Memoirs of Life in South Africa

English 162: Literature and Place (A Queens College Study Abroad Course)

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Blog 11-TRC Testimony

January 28th, 2012 by Talisa Feliciano · No Comments · Uncategorized

The testimony I chose is by Joyce Marubini from the “Women’s Hearings” section.  Joyce Marubini was arrested along with 5 other women.  All of those arrested were part of a youth organization that

Marubini referred to as the “youth league.”  At the time of the arrest Joyce Marubini was the youth organizer of this particular meeting.  The police barged into the church where the meeting was held and shooted at people.  According to Marubini the meeting had not yet started when “they [the police] just started shooting and when I looked around I saw people going out through windows.”

The six women who were arrested were brought to jail.  They were denied water, food, and the use of toilets.  During the night the police assaulted the women with sjamboks “up to the time that our panties were torn and our undergarments were exposed.”  After the night was over the women were sent to court in bloody and torn clothing and were not charged with anything.  They saw a doctor who “found that we were assaulted grievously.”  It seems that they also consulted with a lawyer concerning their treatment at the hands of the police.  After their case was thrown out however, the lawyer did not proceed to file a case with the police and they were denied further treatment from the doctor.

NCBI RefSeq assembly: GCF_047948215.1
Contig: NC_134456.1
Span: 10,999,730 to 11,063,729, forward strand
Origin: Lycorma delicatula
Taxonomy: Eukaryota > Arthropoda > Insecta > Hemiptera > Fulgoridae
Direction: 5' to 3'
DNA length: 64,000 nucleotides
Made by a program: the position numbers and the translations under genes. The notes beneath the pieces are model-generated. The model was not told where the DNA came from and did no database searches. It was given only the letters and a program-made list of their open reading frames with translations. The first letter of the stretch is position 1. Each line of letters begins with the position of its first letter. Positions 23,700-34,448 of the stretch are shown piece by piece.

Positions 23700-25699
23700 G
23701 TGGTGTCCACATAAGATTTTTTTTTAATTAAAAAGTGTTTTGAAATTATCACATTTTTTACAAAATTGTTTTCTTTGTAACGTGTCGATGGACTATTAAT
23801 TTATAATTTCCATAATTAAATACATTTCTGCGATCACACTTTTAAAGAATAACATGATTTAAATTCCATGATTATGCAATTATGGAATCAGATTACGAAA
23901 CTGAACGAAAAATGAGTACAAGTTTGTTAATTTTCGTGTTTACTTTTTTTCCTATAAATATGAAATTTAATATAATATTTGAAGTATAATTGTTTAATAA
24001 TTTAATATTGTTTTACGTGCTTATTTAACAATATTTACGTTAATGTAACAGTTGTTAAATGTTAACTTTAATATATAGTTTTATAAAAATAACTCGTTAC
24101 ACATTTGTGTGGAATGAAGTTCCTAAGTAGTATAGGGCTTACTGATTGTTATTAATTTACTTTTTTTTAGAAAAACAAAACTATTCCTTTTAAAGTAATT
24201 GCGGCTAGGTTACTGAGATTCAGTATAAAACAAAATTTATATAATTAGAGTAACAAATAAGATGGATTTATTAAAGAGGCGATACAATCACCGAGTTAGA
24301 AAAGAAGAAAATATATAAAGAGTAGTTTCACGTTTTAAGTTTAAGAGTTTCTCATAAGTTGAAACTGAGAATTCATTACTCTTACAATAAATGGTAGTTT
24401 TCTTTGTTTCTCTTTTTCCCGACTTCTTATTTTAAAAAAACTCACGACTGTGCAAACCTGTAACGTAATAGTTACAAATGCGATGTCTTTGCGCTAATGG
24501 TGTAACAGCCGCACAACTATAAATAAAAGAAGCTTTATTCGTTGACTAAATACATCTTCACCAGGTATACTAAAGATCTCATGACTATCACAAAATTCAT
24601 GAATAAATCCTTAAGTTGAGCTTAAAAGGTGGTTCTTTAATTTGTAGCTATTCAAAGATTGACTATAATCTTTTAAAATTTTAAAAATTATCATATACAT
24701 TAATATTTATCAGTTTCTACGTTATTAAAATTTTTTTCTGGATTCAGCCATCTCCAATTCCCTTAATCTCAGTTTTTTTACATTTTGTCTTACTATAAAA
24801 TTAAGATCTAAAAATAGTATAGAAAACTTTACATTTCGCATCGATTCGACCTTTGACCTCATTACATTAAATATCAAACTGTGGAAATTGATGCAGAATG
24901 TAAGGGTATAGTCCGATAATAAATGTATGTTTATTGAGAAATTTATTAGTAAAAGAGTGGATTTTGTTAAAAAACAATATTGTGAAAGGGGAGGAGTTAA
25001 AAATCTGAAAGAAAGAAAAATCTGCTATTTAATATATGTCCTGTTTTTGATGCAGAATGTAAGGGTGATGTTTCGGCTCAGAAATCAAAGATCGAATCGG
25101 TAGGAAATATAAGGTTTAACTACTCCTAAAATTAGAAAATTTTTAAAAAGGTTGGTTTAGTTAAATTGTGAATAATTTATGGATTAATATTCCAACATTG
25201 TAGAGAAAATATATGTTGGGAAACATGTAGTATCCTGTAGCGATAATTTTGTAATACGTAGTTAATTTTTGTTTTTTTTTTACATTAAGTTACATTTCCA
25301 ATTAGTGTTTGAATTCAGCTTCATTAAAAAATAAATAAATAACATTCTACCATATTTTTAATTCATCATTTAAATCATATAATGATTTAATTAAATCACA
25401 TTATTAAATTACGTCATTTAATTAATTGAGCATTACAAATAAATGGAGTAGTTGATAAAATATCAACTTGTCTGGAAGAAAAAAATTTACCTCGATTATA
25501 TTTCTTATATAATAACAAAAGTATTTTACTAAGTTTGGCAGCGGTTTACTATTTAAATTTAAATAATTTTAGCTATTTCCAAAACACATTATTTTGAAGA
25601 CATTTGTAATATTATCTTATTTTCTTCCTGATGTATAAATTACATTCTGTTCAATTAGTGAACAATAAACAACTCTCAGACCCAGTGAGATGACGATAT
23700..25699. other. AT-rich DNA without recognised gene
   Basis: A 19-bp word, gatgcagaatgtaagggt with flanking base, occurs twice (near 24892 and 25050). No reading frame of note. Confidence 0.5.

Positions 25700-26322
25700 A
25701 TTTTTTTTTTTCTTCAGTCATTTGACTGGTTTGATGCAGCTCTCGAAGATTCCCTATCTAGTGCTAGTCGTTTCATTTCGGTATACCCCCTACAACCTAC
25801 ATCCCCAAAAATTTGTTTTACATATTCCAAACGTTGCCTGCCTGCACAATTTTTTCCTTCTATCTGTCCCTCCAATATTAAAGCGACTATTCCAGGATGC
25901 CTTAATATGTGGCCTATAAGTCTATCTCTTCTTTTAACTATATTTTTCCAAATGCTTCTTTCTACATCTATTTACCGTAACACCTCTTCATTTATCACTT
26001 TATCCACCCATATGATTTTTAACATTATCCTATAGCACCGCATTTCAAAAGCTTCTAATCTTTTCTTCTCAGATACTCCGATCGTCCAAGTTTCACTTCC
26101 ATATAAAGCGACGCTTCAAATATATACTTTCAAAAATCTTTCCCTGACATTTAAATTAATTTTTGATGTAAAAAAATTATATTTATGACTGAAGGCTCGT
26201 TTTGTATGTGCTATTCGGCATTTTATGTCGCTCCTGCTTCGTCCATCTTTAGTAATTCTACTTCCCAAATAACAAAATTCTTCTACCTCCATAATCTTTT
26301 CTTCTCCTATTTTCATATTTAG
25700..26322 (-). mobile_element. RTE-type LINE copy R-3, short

A lot of the basic issues with translation that are discussed in There Was This Goat are apparent in my own reading of this testimony.  For example there are two instances in which the term “to see Mandela” comes up in the testimony.  The first is after the doctor examined them and they were told “if we want to see Mandela, we’re going to see Mandela on that particular day.”  The second is when Joyce Marubini explained why the police beat them:

 

Ms Seroke: Did you ever ask [the police] as to why you were undressed [during the assault]?

 

Ms Marubini: Yes, they said they wanted to show us as to where Mandela is and they would tell us as to where he stays and which area he stays, because Mandela is Xhosa.

 

“Seeing Mandela” and being shown Mandela seem to mean to very specific and different things.  In the transcribed version they seem similar and it is hard to guess as to whether the examining doctor meant this in a negative or positive light.  This situation with word use reminded me of the cultural background and context that the “goat” imagery was explained in the book.  I think my confusion is a similar problem in which I do not understand what is meant by “seeing.”

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